Zendaya doesn’t think she could be a pop star – Socialite Life


Zendaya doesn’t think she could cope with life as a pop star.

The ‘Spider-Man’ star insisted being in Hollywood still gives her “a level of anonymity” which she thinks would be gone if she decided to embrace music as a career.

Speaking to Andrew Garfield for Variety’s Actors on Actors issue, she said: “I was talking to Sam [Levinson] about this earlier. I was like I don’t know if I could ever be a pop star.

“It’s because as an actor, there’s a level of anonymity that I get to have, which I really like.

“And I get to sort my stuff, whatever that is, through a character and nobody needs to know about it.”

She noted that when it comes to music, “it’s all you all the time”.

She added: “Whereas in other forms and other mediums, it’s all you all the time.

“I like the idea that somebody else, meaning Rue [from Euphoria], gets to take on that stuff and I can [have] boundaries. Learning what’s for me.”

The 25-year-old actress has experience as a pop star, first working on covers including the likes of Katy Perry’s ‘Hot n Cold’ as part of Kidz Bop in 2009, before making her TV debut as a teen in Disney Channel’s ‘Shake It Up’ which saw her release tracks like ‘Something to Dance For’ and ‘Fashion Is My Kryptonite’.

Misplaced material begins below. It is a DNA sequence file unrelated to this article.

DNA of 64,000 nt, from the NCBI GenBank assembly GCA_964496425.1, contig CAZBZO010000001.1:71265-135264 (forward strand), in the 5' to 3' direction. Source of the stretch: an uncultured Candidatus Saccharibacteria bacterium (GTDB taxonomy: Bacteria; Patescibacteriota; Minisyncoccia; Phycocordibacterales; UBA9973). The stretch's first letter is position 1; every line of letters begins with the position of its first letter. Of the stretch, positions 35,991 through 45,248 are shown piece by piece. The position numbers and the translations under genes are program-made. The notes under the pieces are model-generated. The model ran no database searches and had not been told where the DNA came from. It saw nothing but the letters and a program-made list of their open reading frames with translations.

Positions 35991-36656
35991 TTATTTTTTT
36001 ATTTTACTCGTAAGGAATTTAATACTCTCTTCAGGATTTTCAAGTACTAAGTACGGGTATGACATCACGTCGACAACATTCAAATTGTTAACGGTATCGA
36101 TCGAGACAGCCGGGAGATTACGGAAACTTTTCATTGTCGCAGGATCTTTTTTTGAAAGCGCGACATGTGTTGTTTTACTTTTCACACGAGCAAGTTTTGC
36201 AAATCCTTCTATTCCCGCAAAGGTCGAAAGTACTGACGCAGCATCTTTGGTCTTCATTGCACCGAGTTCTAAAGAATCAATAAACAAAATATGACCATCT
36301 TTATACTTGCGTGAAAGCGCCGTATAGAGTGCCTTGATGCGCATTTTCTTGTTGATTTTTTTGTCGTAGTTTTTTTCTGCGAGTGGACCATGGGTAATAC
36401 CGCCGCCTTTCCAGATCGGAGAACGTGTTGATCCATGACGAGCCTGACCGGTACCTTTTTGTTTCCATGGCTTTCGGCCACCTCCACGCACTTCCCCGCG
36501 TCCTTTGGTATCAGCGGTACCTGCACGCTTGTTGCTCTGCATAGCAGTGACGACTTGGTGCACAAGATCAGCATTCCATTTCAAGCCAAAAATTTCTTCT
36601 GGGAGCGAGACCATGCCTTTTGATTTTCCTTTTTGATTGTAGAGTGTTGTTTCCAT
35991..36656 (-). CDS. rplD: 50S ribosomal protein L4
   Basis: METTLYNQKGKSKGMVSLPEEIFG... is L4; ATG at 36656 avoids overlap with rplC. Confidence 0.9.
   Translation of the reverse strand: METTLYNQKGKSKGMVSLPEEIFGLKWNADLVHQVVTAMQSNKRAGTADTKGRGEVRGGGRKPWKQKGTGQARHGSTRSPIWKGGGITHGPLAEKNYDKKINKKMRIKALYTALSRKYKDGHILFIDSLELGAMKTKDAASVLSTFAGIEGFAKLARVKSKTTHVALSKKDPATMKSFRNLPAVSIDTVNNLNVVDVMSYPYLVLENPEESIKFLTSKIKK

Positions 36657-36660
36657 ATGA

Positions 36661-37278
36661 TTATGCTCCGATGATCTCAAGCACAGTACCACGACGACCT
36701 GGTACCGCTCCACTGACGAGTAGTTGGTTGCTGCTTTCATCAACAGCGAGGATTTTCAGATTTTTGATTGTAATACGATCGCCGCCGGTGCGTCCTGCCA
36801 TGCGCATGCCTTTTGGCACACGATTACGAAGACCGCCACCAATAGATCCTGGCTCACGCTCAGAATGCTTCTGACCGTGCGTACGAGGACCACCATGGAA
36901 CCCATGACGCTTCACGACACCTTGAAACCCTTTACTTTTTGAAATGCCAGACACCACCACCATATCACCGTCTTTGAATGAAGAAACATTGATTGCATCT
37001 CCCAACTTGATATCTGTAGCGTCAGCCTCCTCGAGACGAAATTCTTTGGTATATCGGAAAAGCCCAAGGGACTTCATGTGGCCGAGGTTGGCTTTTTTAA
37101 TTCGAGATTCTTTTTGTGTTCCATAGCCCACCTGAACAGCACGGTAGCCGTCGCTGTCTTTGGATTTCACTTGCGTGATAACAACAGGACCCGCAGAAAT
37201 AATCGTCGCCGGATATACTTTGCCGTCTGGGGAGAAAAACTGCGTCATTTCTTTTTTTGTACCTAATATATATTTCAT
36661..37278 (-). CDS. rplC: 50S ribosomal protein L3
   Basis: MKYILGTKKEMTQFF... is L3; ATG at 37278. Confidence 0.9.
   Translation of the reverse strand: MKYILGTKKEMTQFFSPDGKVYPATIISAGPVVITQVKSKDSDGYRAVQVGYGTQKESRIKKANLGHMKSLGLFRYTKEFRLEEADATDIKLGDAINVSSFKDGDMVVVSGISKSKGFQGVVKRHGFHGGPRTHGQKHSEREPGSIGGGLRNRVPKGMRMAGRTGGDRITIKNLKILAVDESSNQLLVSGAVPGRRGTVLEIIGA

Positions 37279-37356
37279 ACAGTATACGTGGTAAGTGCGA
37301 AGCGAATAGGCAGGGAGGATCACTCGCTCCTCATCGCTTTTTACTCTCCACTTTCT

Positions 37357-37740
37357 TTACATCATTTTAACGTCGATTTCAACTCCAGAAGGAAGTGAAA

In 2013, she dropped hit single ‘Replay’ followed by her self-titled debut album later that year, while 2016 saw her release ‘Something New’ with Chris Brown.

While she has dropped songs as part of sountracks for the likes of ‘The Greatest Showman’, ‘Euphoria’ and ‘Smallfoot’, she seems happier focusing on acting.

She previously explained: “Acting allows for a character for people to fall in love with, but also for my own anonymity and a life of my own — which music doesn’t really afford.

“So that’s another thing that kind of scared me about music is not being able to have as much of a life.”

She added: “I stepped away from music on purpose because of bad contracts, to be honest with you. The music industry is very different — it’s very different from a movie and the theatrical world.”


Comments are closed.